“Many people die with the music still in them.” Oliver Wendell Holmes
I remember reading that Oliver Wendell Holmes quote some forty plus years ago. I said to myself then, “I will not be one of those people who die with the music still in them.” In recent days I have been thinking more and more about the end of life. Perhaps, it is because my Mom died this past January. My father turned age 87 this month. I see him struggle to do normal things like walk, talk, hear, eat, go the bathroom, stand-up, sit down–everything is a struggle. Life is difficult. This past week a co-worker’s father died unexpectedly at the age of 57. My daughter in-law lost her uncle to cancer last month. Death and issues of old age seem to be all around me in recent days. And, reflections about death, dying, growing old have been on my mind for several months.
At the same time, I am quick to recognize that life is full of wonderment and opportunity. This past Sunday, I attended the birthday celebration of Anna. She is celebrating her 100th year. Anna is full of positive energy. She lives in an independent living facility. She routinely cooks meals for the “old people” as she refers to them. Anna is the perfect example of positive thinking becoming positive living. She has lived a life worth emulating. She’s an inspiration. Her pleasant smile and love for others radiates as she embraces everyone she meets. Anna has made her world a better place.
Singer and song writer from my era, Joan Baez wrote,You don’t get to choose how you’re going to die, or when, you can only decide how you are going to live now.”
Ten years ago I met a career consultant named Tony. He suggested that I write a personal mission statement. He also recommended that I write a letter to myself describing “me.” What makes me tick? What are my skills? What qualities and characteristics do I have? What’s important to me? What are my personal values? If I could decide how I was going to live, as Joan Baez put it, what would I choose?
This exercise helped me to crystallize my personal career objectives and, more so, it helped me to think seriously about how my life (and, everyone’s life) might be measured in terms of making the world a better place.
My life is a gift, a treasure, not to be squandered. I am blessed to have good health and the energy to do something useful. I have opportunities all around me. I only have to convince myself that I can choose how I will live this day and the next and the day after. Everyday we are given new opportunities to make a positive difference. So, to the extent that it is possible, I recommend that we emulate Anna. Become a positive person in your home, in the workplace, in your place of worship, wherever you are, whatever situation you may find yourself in–smile, be upbeat, be full of enthusiasm, give your time and energy to something worthwhile, make things happen, be a doer, not a complainer.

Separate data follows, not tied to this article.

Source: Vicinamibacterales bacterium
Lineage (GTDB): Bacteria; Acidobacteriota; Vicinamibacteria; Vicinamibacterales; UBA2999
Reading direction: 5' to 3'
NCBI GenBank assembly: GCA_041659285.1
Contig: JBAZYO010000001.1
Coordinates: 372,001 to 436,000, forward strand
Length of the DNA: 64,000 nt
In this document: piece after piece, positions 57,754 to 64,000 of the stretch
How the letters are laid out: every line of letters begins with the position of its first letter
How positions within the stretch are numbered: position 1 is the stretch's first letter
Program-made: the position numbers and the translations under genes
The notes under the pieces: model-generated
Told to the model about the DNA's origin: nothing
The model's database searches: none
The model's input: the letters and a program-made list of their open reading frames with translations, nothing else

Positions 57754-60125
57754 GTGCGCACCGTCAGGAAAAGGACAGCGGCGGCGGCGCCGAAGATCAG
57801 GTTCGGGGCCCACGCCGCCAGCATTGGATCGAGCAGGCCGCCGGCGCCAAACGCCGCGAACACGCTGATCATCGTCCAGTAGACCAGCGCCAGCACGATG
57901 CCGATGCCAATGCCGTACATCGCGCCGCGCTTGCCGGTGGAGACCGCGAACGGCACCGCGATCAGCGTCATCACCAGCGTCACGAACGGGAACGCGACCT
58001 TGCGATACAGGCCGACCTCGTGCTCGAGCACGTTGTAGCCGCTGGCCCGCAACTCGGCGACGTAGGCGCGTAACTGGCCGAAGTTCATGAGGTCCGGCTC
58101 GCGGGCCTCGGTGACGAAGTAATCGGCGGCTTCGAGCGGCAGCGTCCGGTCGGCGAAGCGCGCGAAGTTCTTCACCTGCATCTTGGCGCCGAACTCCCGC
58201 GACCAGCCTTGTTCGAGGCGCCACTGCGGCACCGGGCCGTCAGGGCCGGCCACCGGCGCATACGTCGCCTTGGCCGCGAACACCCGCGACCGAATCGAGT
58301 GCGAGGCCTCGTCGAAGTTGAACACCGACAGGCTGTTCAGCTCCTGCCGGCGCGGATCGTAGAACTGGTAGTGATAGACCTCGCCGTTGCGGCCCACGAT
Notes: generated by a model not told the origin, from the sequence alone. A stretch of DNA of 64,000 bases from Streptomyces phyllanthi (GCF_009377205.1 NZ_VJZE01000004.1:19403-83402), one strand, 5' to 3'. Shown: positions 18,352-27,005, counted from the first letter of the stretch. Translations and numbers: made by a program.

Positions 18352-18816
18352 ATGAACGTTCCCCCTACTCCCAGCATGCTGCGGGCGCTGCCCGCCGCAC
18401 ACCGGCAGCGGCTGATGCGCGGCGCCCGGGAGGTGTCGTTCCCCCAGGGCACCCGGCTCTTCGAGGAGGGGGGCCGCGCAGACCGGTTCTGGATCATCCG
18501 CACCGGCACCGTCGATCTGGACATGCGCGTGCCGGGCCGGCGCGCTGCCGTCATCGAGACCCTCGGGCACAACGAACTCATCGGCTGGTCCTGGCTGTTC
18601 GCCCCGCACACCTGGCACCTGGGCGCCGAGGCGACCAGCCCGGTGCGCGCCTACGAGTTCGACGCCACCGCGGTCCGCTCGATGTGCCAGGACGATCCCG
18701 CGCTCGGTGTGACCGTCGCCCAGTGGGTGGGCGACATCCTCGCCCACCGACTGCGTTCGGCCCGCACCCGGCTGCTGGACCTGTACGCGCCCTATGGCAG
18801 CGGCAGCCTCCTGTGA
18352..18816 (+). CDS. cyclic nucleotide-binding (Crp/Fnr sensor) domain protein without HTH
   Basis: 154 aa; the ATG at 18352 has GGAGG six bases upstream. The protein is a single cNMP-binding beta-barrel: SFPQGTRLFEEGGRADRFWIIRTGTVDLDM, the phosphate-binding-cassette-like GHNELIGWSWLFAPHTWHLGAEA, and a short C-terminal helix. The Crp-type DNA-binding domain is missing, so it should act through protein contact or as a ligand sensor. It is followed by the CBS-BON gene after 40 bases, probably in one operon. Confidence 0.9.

In 2000 I wrote this Mission Statement–
To live my life committed to serving God, family, friends, co-workers, business associates, clients and customers. To show my appreciation for the talents and gifts God has given me through prayerful thanksgiving and dedicated effort. To be committed. To make a difference. To be a positive influence. To bring dignity to others. One day at a time. One prayer at a time.
I re-read my mission statement periodically to help me get focused, to help me stay motivated, to help me re-dedicate myself to important objectives, to help me discard things of lessor importance. Each person must decide how they intend to live, how they intend to measure their own life’s accomplishments. I believe our “mission,” written or not, will be clearly demonstrated through our words, thoughts and actions. In the end we will accomplish only what we believe we can accomplish. As Henry Ford said, “If you think you can or you think you can’t, you are exactly right.”
There are so many opportunities available today to make a difference–to make the world better. I encourage my children, my friends, my grandchildren to decide that you will make the world a better place. Choose a worthwhile objective. Convince yourself that you can make a difference. You can do it!